Snaps at gala dinner of WASM 2014, at The Langham Xintiandi Shanghai.
Glad that all the subjects like my snaps. One of them even put an “ad” online for me, and got inquiries right away. But when they heard I used merely a simple EVIL instead of a professional DSLR, they hesitated. Ugh… superficial world.. :p
(Photographed & re-touched by Xi via Canon Powershot G15)

Snaps at gala dinner of WASM 2014, at The Langham Xintiandi Shanghai.

Glad that all the subjects like my snaps. One of them even put an “ad” online for me, and got inquiries right away. But when they heard I used merely a simple EVIL instead of a professional DSLR, they hesitated. Ugh… superficial world.. :p

(Photographed & re-touched by Xi via Canon Powershot G15)

Random snaps in the crowd on last week-end A&F opening. It was impossible to see the models when you were blocked by three circles of people… Luckily there were a few eye-candies in the crowd.

(Photograph by Xi via Canon Powershot G15)

As never have the luck to get any guidance or advice on photography, how to snap a good shot of the audience (as a group, not as an individual) is pretty challenging to me… Sigh.

— At the author lecture of Building Shanghai, held by British Council.

(Photographed & retouched by Xi, via Canon Powershot G15)

Shanghai has been the most international (or someone would say “westernized”) city of China since more than a hundred years ago.
(Painting exhibited in China Art Museum. Photographed by Xi)

Shanghai has been the most international (or someone would say “westernized”) city of China since more than a hundred years ago.

(Painting exhibited in China Art Museum. Photographed by Xi)

A few Russian etching prints exhibited in China Art Museum.

(Photographed by Xi)

(Photographed by Xi in China Art Museum)

(Photographed by Xi in China Art Museum)

“Michelangelo” by French sculptor Paul Landowski
(Photographed by Xi at exhibition “Turning Point — French Art of the 1930’s” in China Art Museum)
It always puzzles me how different you may interpret someone’s body language (including facial expression) from various view angles, even if it’s just a statue.

“Michelangelo” by French sculptor Paul Landowski

(Photographed by Xi at exhibition “Turning Point — French Art of the 1930’s” in China Art Museum)

It always puzzles me how different you may interpret someone’s body language (including facial expression) from various view angles, even if it’s just a statue.

Tutu, a meditating bunny in her retreat.

(Photograph by Xi)

At Langham Shenzhen

(Photograph & re-touched by Xi via Canon Powershot G15)

So Foreigners, You Think You Know a Bit of Chinese Culture?

Sometimes I feel really hopeless while overhearing my compatriots introducing some so-called “traditional Chinese culture” to foreigners, for most of what they spread are either out-of-date or customs only popular in Northern China (where “Han”, the authentic Chinese tribe in its literal meaning, lost their domain to northern minorities and moved southwards since hundreds of years ago. For instance, the color combination of bold red and yellow actually belongs to Manchu and became dominating only in Northeastern China after they built up Qing dynasty.)

Among all the ardent yet ignorant culture missionaries, the most hazardous ones are, I believe, those who teach foreigners Chinese language. The reason derives from the historical background of this job:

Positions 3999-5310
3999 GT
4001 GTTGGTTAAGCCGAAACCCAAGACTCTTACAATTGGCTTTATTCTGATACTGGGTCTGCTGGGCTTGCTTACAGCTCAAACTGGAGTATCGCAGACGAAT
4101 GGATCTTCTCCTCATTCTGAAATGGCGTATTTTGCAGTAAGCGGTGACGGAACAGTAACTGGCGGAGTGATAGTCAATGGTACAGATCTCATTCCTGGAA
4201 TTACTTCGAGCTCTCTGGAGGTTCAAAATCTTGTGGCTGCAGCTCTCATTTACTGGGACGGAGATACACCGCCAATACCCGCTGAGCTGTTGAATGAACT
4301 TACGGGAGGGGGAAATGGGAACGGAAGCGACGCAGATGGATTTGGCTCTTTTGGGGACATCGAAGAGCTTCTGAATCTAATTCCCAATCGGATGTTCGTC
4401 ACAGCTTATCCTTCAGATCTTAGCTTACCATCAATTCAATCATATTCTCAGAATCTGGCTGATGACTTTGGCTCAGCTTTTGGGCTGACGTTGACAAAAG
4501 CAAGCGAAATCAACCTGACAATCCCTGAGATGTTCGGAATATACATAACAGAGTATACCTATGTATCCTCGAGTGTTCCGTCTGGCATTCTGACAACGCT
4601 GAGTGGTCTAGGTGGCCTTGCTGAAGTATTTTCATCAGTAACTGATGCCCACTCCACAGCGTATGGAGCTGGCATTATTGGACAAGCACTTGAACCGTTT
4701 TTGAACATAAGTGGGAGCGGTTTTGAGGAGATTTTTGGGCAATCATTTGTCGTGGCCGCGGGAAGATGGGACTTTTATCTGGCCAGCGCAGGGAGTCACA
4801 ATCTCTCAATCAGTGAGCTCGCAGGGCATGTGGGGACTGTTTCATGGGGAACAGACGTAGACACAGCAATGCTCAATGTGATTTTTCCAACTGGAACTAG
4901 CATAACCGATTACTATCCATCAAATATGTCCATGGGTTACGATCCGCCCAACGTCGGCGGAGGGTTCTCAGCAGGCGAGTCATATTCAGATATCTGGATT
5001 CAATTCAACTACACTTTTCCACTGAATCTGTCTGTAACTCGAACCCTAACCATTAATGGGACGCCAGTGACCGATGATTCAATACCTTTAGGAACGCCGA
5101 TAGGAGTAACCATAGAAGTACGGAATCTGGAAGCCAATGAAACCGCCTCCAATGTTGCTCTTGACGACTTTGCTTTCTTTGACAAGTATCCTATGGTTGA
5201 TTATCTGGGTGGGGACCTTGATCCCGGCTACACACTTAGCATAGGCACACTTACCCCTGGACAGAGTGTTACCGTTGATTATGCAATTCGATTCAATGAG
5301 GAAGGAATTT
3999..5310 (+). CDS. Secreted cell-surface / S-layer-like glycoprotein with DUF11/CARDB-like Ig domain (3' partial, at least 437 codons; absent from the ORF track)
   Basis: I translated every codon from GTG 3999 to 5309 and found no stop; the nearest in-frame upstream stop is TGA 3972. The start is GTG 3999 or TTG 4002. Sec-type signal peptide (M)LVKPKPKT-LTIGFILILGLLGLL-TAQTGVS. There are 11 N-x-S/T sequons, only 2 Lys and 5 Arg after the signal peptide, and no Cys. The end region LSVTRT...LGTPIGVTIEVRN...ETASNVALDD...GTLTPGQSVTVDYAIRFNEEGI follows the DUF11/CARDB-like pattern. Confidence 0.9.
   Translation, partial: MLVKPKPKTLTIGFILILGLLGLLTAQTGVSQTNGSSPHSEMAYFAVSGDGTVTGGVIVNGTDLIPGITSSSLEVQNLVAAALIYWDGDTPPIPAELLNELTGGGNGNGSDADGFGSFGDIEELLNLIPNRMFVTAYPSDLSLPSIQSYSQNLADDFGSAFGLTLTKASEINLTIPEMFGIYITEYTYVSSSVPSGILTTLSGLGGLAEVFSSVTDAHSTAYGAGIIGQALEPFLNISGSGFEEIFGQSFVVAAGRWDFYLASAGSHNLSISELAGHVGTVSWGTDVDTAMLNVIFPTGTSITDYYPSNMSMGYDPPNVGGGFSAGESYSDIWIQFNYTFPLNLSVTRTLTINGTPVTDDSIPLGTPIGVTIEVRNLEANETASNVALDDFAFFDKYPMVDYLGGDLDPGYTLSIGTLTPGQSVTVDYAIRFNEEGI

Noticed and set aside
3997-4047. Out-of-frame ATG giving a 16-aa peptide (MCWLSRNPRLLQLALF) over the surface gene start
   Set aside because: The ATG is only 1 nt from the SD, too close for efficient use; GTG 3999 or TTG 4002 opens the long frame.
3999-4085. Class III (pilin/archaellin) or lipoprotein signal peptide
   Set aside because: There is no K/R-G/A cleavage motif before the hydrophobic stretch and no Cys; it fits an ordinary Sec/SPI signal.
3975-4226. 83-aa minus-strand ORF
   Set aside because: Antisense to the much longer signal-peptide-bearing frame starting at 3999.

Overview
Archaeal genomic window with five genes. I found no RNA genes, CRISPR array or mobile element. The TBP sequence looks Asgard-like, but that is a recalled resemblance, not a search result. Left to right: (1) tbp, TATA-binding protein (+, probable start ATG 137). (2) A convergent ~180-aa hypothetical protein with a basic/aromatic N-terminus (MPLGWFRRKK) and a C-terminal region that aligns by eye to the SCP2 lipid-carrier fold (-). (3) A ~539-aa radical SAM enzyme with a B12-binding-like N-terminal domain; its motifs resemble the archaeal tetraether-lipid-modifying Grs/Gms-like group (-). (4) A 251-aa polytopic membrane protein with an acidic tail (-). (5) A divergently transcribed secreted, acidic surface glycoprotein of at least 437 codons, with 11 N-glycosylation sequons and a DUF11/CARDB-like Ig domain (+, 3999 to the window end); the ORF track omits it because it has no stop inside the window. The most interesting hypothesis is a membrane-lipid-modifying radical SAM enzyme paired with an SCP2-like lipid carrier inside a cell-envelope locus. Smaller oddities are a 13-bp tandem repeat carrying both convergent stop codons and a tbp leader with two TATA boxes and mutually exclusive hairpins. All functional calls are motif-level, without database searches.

Over 40 years, teacher has been a job of not much respect in China (its reason requires another long essay to explain). In the recent 20 years, teacher has become a profitable job because of the huge market of children education, but still lacks the credit as it should have (university lecturer is an exception though), and therefore never a favorable choice of occupation. Students who choose teaching as their major usually are not from the top rank in their high schools, or maybe come from less developed areas or poorer families. In short, they’re not as much intelligent or knowledgeable as expected. This determined that most Chinese teachers can share little valuable with their foreign students beside teaching the language. (Guess you understand now why I can’t help cocking an eyebrow whenever a foreigner tells me how good his Chinese teacher is). Of course there’s always an exception, but how can an outsider tell the difference anyway?

The scant knowledge which can also be found in a travel-guide book may satisfy short-term visitors’ appetite for novelty, but is obviously insufficient for someone who’s going to live longer here. It’s not surprising that the latter feels still so very distant from this country if he meets more Chinese other than his Chinese teacher.

What more should you know apart from dumpling, tai chi, Confucius quotes, spring festival, blah blah blah..? Or after a fun trip to Yunnan, Tibet or any habitat of a minority (by the way, just for your information: those cultures are definitely not what we mean “Chinese” here)?

For those foreign friends coming for my advice, I recommend relevant works of Lin Yutang to understand the genuine traditional Chinese life philosophy and way of living. You will see that although minorities have influence on fashion, architecture and other superficial stuffs, the core value of Han never lost its power in people’s life. This is why Chinese have never been really “conquered” by any intruders — we swallow and remold them in the end.

As for living places in Mainland China, I recommend "Jiang Nan" area which maintained the authentic Han culture. 

Nevertheless I feel incapable to recommend more modern culture of ours. In this regard, I envy very much how Brits have done in diffusing their modern culture in recent years.